• Reading Standards for Informational Text (K-12)

  • Reading Standards for Literacy in History/Social Studies (6-12)

  • Reading Standards for Literacy in Science and Technical Subjects (6-12)


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Overview of Writing Strand

  • Expect students to compose arguments and opinions, informative/explanatory pieces, and narrative texts

  • Focus on the use of reason and evidence to substantiate an argument or claim

  • Emphasize ability to conduct research – short projects and sustained inquiry

  • Require students to incorporate technology as they create, refine, and collaborate on writing

  • Include student writing samples that illustrate the criteria required to meet the standards (See Appendix C for writing samples)


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Overview of Speaking and Listening and Language Strands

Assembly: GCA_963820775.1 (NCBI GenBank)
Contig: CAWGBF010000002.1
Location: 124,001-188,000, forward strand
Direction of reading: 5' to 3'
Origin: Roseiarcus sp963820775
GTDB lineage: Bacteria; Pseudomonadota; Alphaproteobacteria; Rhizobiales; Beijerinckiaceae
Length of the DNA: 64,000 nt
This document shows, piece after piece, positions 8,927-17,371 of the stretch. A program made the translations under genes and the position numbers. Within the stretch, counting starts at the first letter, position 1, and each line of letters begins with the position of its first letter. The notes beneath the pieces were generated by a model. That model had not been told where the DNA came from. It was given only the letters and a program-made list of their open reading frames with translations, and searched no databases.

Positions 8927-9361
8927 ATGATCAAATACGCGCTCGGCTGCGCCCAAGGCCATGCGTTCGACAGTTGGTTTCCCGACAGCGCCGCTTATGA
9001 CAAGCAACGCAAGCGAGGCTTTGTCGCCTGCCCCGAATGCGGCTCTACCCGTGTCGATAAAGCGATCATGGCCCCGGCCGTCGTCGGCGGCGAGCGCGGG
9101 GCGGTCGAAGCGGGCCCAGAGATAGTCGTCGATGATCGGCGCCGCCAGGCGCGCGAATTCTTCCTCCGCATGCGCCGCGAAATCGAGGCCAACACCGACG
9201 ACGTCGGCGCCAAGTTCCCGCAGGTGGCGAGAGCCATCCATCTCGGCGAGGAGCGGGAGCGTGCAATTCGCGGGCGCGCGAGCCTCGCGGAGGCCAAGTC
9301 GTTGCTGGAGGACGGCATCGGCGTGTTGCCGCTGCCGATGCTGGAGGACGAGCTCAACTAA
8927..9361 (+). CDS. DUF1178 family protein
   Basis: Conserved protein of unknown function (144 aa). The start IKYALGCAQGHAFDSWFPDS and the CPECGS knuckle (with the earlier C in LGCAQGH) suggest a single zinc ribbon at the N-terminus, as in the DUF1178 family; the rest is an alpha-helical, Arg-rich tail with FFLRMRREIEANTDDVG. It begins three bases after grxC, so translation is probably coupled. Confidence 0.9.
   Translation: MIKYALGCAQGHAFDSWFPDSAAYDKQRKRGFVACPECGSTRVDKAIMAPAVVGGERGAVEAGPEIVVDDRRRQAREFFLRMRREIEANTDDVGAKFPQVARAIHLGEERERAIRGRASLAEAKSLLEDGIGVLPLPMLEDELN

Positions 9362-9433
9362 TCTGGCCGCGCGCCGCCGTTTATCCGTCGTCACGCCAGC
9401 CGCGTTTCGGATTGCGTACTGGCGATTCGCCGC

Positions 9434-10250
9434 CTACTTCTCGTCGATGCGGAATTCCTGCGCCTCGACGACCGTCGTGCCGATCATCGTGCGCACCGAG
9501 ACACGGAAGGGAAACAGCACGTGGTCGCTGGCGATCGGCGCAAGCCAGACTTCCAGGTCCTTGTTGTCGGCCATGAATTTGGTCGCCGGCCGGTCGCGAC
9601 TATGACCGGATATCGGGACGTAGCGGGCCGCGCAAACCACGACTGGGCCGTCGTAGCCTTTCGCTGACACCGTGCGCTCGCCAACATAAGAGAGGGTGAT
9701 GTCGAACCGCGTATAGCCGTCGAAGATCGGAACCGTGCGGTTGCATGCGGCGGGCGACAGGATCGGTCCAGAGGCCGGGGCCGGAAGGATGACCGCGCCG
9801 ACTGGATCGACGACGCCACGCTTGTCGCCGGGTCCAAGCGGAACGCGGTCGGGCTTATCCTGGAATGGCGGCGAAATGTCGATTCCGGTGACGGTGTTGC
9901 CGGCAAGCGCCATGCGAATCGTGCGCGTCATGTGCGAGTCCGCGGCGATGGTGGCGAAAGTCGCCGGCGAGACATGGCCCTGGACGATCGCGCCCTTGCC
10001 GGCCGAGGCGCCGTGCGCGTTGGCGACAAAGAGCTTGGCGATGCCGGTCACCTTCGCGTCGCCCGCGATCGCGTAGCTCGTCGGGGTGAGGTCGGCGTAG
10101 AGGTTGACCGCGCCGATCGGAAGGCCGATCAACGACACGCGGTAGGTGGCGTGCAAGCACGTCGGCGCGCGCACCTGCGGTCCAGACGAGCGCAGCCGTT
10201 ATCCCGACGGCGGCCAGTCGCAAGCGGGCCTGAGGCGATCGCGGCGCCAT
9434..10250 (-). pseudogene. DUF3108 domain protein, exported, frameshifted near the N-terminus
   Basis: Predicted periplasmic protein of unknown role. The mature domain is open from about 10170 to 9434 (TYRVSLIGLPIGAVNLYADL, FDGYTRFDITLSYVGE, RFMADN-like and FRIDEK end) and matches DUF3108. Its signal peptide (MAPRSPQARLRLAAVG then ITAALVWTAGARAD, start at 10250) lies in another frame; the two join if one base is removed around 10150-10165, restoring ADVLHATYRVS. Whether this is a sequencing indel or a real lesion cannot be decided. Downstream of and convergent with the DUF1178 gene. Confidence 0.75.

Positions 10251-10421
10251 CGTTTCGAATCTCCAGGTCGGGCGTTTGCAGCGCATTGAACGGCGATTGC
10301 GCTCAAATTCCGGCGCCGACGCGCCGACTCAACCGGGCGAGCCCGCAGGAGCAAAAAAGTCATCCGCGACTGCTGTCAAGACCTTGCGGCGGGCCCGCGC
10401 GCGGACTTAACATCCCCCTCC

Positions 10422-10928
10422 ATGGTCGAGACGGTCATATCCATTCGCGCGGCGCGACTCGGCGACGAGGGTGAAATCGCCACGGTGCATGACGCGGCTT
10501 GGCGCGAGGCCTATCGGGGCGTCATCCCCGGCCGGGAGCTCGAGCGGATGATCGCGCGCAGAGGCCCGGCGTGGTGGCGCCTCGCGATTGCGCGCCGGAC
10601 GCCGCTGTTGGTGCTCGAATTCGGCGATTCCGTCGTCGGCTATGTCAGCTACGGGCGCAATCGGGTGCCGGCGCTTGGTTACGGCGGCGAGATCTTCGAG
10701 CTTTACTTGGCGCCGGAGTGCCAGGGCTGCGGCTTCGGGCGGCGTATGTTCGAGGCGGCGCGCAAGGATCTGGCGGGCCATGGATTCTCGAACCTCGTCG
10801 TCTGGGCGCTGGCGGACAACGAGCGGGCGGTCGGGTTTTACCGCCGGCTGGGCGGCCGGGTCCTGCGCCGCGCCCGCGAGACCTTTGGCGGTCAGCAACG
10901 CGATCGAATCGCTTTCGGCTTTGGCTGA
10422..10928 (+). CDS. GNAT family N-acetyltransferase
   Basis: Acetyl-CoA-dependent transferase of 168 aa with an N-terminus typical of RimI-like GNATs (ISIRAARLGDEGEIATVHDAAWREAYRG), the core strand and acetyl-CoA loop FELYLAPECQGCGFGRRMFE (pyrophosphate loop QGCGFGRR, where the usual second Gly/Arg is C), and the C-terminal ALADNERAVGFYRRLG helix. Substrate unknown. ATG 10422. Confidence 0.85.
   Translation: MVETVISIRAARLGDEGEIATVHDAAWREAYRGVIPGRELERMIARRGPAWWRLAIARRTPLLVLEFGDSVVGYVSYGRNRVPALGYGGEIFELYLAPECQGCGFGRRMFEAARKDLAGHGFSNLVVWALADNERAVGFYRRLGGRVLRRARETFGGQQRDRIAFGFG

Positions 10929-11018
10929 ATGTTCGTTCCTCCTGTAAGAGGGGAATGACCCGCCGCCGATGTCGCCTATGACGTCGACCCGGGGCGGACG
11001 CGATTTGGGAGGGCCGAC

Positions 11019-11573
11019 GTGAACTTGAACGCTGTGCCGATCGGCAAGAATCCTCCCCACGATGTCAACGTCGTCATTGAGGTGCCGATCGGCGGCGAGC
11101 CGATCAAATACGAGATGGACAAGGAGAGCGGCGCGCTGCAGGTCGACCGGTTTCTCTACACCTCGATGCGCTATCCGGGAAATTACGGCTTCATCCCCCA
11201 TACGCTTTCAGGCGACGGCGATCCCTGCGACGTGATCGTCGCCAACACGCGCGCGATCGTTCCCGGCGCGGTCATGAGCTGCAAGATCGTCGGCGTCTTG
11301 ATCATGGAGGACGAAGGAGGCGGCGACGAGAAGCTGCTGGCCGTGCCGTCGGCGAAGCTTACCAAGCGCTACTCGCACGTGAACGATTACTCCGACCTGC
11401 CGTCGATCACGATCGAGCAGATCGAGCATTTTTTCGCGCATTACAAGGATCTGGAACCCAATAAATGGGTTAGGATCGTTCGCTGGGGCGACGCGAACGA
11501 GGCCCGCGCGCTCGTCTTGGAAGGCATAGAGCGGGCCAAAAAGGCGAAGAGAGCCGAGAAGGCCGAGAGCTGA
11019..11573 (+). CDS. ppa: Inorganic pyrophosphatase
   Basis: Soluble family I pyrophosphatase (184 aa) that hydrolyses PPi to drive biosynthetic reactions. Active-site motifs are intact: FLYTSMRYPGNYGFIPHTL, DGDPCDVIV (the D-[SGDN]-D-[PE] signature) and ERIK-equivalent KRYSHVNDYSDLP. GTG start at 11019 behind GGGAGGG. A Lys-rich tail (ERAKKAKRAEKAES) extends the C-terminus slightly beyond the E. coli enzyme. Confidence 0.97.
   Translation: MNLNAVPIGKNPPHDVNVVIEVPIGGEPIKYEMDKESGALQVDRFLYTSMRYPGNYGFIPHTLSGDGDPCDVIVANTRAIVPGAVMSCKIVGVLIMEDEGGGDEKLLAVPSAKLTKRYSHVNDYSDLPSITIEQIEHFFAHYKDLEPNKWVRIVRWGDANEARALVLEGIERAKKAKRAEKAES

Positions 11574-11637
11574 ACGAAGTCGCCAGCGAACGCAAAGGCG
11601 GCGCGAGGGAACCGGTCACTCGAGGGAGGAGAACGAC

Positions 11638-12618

Speaking and Listening

  • Focus on speaking and listening in a range of settings, both formal and informal – academic, small-group, whole-class discussions

  • Emphasize effective communication practices

  • Require interpretation and analysis of message as presented through oral, visual, or multimodal formats

    Language

  • Include conventions for writing and speaking (See Appendix A)

  • Highlight the importance of vocabulary acquisition through a mix of conversation, direct instruction, and reading

  • To be addressed in context of reading, writing, speaking and listening

    Media and Technology are integrated throughout the standards.


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Overview of Standards for History/Social Studies, Science, and Technical Subjects

  • Reading Standards for History/Social Studies, Science, and Technical Subjects

    • Knowledge of domain-specific vocabulary

    • Analyze, evaluate, and differentiate primary and secondary sources

    • Synthesize quantitative and technical information, including facts presented in maps, timelines, flowcharts, or diagrams

  • Writing Standards for History/Social Studies, Science, and Technical Subjects

    • Write arguments on discipline-specific content and informative/explanatory texts

    • Use of data, evidence, and reason to support arguments and claims